Structurally the First 38 is significantly stronger than many mass-produced boats built today. The hull is solid fiberglass laminate stiffened with a large pan incorporating a structural grid that is firmly glassed to the hull. The pan is quite shallow, thus does not limit access to most of the hull above the bilge, and features several access ports so most of the bilge can be reached, too. Bulkheads are glassed along their entire perimeter to both the hull and the deck and are also bolted to the floor pan.

The deck joint is simple and solid--bonded with sealant and through-bolted. The deck is balsa-cored for stiffness, with solid laminate underneath hardware. There are also raised bosses under key fixtures, such as the chainplate covers amidships and the big genoa sheet turning blocks aft, to shed water that might otherwise try to wriggle its way below. The ballast is cast iron externally mounted on stainless-steel keel bolts.

One thing to watch out for are osmotic blisters. Like many fiberglass boats built during the 1980s, the First 38 has had more than its fair share of these. In many cases repairs have been made at Beneteau’s expense; in some cases, however, multiple repairs have been needed.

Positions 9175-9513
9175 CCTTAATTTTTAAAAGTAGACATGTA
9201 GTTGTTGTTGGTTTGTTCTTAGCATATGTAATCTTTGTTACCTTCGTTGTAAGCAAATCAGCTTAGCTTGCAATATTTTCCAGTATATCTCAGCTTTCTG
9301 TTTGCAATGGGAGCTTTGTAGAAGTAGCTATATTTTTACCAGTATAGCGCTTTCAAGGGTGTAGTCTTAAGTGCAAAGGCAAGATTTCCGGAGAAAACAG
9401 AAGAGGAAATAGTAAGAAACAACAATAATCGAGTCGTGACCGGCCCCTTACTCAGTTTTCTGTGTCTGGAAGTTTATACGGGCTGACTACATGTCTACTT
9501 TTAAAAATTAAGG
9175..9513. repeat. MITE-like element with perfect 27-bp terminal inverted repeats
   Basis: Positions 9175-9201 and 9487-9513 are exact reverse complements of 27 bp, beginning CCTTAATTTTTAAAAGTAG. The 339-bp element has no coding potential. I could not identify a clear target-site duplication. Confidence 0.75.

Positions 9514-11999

For a vessel of its size the First 38 can theoretically sleep an enormous number of people. Originally there were narrow pilot berths either side of the saloon, and these, plus the two settees, plus the double berths in the three staterooms make it possible to cram in as many as 10 slumbering bodies. The V-berth forward, however, is quite narrow at its foot, as are the pilot berths, and the doubles in the aft staterooms are a tight fit for two. This isn’t a problem during a short distance race, but cruisers, particularly liveaboards, will probably be happier keeping the body count down to four or five. Indeed, the layout is nearly perfect for families with children who want to cruise for long periods.

Saloon

View of the saloon looking forward. The narrow pilot berths outboard of the settees are often converted into useful storage space

Aft stateroom

Peering into one of the aft double staterooms. Note the liner coming loose in the back

Nav station

A proper nav station

Galley

A view of the galley. The top-loading fridge box is to the right of the stove